Q | What was life like when living with your depression? I just tried to function – when I was depressed all I wanted to do was die. I have a picture of myself in my mid 40’s, and my eyes were so haunted that it gives me chills today. You are so caught up in how you feel and then things start falling apart. It was difficult for me to even leave the house. My daughter would come home from school to eat, and I would have to drag myself out of the house to get food. I would get panic attacks when I would go through the grocery store.
We thought all of this was related to my migraines, which didn’t get better until I was on the right medication from being diagnosed properly in 2004. I’ll be 60 in July, and I didn’t know what was wrong with me although the original doctors said that I was bipolar with psychotic features and tended to a mixed state. Basically, I was depressed and manic at the same time. This is where most people commit suicide. You have the energy of the mania to actually go through with suicide; that was scary. When I finally settled down in Wyoming at my Mom’s house with my daughter and Glenn, I was just about to leave when I told her I could not stop thinking about suicide. I could be talking and functioning, but all I could think about was dying and how necessary that was and how much better off my children would be. She (Glenn) put her arms around me, rocked me, steered me back into the house, and sat down to talk to my mom. That is what got me to McClean Hospital.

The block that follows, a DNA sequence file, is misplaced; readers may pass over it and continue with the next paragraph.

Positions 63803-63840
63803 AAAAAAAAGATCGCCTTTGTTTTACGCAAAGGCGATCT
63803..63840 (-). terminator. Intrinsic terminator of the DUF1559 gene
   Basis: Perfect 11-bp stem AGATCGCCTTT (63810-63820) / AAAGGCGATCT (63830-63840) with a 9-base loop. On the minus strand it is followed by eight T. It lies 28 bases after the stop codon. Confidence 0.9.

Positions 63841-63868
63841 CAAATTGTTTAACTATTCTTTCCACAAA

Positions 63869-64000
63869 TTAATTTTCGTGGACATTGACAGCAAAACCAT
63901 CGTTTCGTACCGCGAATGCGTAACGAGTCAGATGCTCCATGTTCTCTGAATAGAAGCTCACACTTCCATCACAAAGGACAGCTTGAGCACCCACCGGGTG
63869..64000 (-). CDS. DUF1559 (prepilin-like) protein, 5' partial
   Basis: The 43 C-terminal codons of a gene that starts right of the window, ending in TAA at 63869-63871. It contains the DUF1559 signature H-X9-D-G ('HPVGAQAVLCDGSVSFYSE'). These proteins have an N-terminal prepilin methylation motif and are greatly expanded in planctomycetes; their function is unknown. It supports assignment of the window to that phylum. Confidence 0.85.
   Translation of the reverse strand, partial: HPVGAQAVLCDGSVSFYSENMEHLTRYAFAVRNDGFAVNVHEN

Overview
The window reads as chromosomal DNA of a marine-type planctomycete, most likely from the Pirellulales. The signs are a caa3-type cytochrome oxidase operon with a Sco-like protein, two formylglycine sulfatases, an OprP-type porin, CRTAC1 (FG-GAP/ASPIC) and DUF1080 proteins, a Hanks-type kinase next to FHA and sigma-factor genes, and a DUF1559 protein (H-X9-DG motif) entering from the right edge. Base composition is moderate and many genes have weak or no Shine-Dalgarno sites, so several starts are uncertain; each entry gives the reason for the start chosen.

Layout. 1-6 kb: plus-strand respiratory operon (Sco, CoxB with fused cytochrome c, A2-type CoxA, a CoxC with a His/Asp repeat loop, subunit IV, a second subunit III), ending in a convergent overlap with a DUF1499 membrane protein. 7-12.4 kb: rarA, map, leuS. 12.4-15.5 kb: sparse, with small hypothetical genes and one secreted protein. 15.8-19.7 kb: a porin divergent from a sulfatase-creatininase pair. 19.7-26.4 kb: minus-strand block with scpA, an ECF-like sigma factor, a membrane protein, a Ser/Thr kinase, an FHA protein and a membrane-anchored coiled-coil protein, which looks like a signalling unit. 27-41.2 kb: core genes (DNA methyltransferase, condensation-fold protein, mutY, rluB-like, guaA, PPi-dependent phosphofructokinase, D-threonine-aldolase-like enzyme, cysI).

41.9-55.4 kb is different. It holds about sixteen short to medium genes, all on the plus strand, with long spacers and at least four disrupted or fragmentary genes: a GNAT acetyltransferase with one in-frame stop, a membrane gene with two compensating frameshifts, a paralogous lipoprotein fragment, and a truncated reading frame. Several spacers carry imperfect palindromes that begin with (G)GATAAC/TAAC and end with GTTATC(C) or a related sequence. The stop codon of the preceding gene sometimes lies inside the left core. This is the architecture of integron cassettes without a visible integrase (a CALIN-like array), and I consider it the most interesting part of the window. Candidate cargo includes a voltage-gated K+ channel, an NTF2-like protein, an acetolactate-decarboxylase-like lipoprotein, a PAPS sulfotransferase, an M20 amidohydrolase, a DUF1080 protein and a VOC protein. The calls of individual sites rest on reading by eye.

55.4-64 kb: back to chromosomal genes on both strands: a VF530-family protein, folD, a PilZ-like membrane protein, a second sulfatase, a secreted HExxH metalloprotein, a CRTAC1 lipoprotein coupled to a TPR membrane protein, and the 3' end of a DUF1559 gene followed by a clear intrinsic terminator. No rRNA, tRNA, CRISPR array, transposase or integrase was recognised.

Q | Can you tell us about what recovery has been like? After the hospital put me on the right medication, I started seeing my therapist in Bozeman. I made a deal with my therapist to turn out the bedroom light at 1AM. With the mania, I would stay up at night and write or draw. I love the peace and quiet of night time because my brain was so bruised with moods that I loved the peace and quiet at night. So, I would turn out my light at 1AM and turn it right back on (so I wouldn’t lie to him). It’s taking me years of taking my meds early enough so that I can go to bed at a reasonable time. I have a strict routine and love that I can write all day and not at night.